#### Chapter 3 – Parallel and Perpendicular

Chapter 3: Parallel and Perpendicular Lines

EQ: Can you remember all we’ve covered in this chapter?

Prep work: p236(3-6, 11-14, 19-24, 29-36, 43-44)

Look at examples starting on page 232. This is just review of middle school topics on classifying triangles by their sides (scalene, isosceles or equilateral) and angles (acute, right, obtuse or equiangular) . These problems also use the fact that the interior angles of a triangle add to 180 degrees.

Retake for Ch. 3 Test: Geo Ch3 Review for Retest

Chapter 3: Parallel and Perpendicular Lines

EQ: Can you remember all we’ve covered in this chapter?

Prep work: Chapter 3 Review

Chapter 3 Review – Solution Key

Can you find the mistake I made on the key?

Retake for Ch. 2 Test: p116(1-24, 26)

(On 1-4, skip inverse and contrapositive)

Chapter 3: Parallel and Perpendicular Lines

3.4: Proofs with Perpendicular Lines

EQ: How do you find the distance between a point and a line?

Example #5 on p.159 is similar to Cornell notes from class.

Prep work: p160(21-23, 36)

Retake for Ch. 2 Test: p116(1-24, 26)

(On 1-4, skip inverse and contrapositive)

Chapter 3: Parallel and Perpendicular Lines

3.4: Proofs with Perpendicular Lines

EQ: How do you write equations of parallel and perpendicular lines?

Parallel lines have the same slope and perpendicular lines have slopes that are opposite reciprocals (see theorems on p157).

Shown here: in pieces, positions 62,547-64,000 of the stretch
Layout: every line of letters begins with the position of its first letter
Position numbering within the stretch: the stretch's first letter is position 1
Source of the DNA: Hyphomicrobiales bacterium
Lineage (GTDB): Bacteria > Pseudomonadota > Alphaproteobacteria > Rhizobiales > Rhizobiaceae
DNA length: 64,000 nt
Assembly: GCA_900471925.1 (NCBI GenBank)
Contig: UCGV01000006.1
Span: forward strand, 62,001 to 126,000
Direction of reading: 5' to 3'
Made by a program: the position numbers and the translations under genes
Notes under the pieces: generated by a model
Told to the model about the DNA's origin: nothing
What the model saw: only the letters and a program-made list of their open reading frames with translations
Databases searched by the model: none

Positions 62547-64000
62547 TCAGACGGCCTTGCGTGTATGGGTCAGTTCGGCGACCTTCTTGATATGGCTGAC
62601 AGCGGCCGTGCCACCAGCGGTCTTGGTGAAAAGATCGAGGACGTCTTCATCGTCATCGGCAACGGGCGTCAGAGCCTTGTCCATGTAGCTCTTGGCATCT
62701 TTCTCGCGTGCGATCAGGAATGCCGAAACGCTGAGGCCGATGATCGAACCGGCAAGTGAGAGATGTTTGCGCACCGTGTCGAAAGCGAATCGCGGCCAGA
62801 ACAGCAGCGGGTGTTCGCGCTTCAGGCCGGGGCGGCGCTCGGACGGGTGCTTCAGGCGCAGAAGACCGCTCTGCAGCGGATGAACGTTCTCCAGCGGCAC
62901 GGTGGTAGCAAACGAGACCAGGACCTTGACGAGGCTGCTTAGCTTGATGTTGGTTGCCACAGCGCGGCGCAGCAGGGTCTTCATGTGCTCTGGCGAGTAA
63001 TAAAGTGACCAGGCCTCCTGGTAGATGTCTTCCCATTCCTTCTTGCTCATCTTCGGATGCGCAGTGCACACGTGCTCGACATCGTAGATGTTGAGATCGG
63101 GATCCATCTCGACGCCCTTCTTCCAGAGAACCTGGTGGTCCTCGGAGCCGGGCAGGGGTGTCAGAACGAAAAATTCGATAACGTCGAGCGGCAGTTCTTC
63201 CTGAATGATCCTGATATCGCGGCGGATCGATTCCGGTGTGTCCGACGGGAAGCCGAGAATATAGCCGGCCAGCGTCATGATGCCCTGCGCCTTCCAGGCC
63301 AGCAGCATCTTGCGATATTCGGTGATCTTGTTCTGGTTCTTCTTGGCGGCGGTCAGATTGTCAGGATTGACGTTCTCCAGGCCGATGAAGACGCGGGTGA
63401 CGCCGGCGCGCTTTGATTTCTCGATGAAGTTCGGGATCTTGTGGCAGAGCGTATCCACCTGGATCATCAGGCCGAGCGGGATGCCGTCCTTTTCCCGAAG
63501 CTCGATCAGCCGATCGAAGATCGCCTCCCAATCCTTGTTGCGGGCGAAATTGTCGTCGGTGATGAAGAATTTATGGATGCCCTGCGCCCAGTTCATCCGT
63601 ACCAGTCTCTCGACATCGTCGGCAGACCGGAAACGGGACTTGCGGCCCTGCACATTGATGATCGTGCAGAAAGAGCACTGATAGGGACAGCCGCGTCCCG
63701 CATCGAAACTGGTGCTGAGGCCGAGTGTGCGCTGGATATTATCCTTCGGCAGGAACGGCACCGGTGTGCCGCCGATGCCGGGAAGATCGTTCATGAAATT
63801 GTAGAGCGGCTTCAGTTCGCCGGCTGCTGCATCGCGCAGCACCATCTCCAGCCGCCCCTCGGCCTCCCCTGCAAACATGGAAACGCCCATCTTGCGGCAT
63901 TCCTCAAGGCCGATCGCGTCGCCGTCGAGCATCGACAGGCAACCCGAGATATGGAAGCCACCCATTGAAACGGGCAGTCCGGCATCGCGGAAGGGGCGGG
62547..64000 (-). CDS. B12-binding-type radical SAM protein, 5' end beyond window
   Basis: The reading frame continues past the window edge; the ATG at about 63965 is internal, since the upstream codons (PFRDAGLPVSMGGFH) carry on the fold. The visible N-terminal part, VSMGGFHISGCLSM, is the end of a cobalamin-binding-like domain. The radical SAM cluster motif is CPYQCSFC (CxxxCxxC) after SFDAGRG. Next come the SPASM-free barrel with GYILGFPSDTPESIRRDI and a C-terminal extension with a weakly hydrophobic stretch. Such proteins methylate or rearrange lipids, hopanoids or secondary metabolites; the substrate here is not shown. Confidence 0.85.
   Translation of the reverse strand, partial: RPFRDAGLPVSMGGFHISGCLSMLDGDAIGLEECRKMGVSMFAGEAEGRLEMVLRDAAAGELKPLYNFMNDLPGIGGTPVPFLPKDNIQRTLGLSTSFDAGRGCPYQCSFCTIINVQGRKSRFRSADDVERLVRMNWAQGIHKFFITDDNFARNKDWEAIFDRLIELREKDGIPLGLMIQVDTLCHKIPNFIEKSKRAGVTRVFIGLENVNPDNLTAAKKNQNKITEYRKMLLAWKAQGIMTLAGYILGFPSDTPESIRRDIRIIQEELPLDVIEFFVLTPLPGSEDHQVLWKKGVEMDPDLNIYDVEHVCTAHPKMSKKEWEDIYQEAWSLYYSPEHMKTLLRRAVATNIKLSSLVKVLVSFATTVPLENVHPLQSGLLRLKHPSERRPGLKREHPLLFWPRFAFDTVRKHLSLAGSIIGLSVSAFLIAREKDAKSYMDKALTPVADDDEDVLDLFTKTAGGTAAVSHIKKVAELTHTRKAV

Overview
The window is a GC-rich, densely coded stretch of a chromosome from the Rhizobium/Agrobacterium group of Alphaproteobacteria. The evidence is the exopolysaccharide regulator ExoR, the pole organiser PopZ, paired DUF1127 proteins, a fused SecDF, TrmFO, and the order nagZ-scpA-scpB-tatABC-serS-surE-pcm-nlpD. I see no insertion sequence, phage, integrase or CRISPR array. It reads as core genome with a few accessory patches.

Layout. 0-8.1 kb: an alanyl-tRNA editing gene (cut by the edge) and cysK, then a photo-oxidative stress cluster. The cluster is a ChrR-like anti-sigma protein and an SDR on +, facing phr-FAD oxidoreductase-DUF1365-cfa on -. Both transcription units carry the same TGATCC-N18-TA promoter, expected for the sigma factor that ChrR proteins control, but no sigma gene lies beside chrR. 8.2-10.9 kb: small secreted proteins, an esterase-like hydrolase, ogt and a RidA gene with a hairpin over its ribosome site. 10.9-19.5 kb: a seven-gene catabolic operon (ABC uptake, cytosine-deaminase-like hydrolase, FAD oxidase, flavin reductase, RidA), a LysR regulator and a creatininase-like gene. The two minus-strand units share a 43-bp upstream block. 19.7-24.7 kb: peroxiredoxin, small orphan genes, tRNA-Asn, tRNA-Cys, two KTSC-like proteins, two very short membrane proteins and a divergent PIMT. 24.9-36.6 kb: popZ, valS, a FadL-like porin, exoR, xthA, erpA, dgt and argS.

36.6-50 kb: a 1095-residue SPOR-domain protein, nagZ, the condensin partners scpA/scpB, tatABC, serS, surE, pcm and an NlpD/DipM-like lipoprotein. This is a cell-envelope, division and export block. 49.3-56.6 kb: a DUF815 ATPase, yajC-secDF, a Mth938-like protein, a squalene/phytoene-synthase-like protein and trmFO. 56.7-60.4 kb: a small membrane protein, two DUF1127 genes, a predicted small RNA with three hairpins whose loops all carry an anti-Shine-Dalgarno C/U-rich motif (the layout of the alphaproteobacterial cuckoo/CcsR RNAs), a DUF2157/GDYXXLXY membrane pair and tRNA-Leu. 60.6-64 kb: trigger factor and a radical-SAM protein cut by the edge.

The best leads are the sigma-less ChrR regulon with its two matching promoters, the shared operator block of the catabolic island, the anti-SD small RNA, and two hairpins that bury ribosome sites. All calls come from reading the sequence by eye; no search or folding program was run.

Examples #2, 3 and 4 will help on the prep work.

Prep work: p160(7-15, 17-19, 25-28)

Retake for Ch. 2 Test: p116(1-24, 26)

(On 1-4, skip inverse and contrapositive)

Chapter 3: Parallel and Perpendicular Lines

3.4: Proofs with Perpendicular Lines

EQ: How do you bisect a segment with a compass?

Constructions (p.149) were covered in class along with three new perpendicular related theorems (p.150)(that aren’t too essential in my opinion since we can easily work around them with previous theorems).

Prep work: p152(3-12, 17-20, 23, 27, 28) and Worksheet 3.4

Retake for Ch. 2 Test: p116(1-24, 26)

(On 1-4, skip inverse and contrapositive)

Chapter 3: Parallel and Perpendicular Lines

3.3: Proving Parallel Lines

EQ: What is the converse of the theorems learned from last class?

Theorems 3.5 – 3.9 (p. 138-141) are the most important ideas to know. Most of these are Converse theorems of the ones from last class (Corresponding, Alternate Interior and Alternate Exterior and Consecutive Interior angles). Just one new theorem using the Transitive property.

Prep work: p142(3-8, 13-25, 28, 29, 33-36)

Retake for Ch. 2 Test: p116(1-24, 26)

(On 1-4, skip inverse and contrapositive)

Chapter 3: Parallel and Perpendicular Lines

3.1 and 3.2: Parallel Lines and Transversals

EQ: What special angle relations arise from two parallel lines cut by a transversal?

Theorems 3.1 – 3.4 (p. 132) are the most important ideas to know. Know that Corresponding, Alternate Interior and Alternate Exterior angles are congruent and that Consecutive Interior angles are supplementary.

Prep work: Worksheet 3.1-3.2 and p135(6-8, 11-13, 21, 22, 24)

Chapter 3: Parallel and Perpendicular Lines

3.1: Pairs of Lines and Angles

EQ: Are parallel lines the only ones that don’t intersect?

Core Concept boxes (p. 126 and 129) are the most important ideas to know. Know the difference between parallel and skew lines. You also need to know the 4 pairs of angles formed when any 2 lines (not necessarily parallel — that’s the next lesson) are crossed by a transversal. Look at examples 1 and 3 (the ones after the Core Concept boxes).

Prep work: p129(3-31)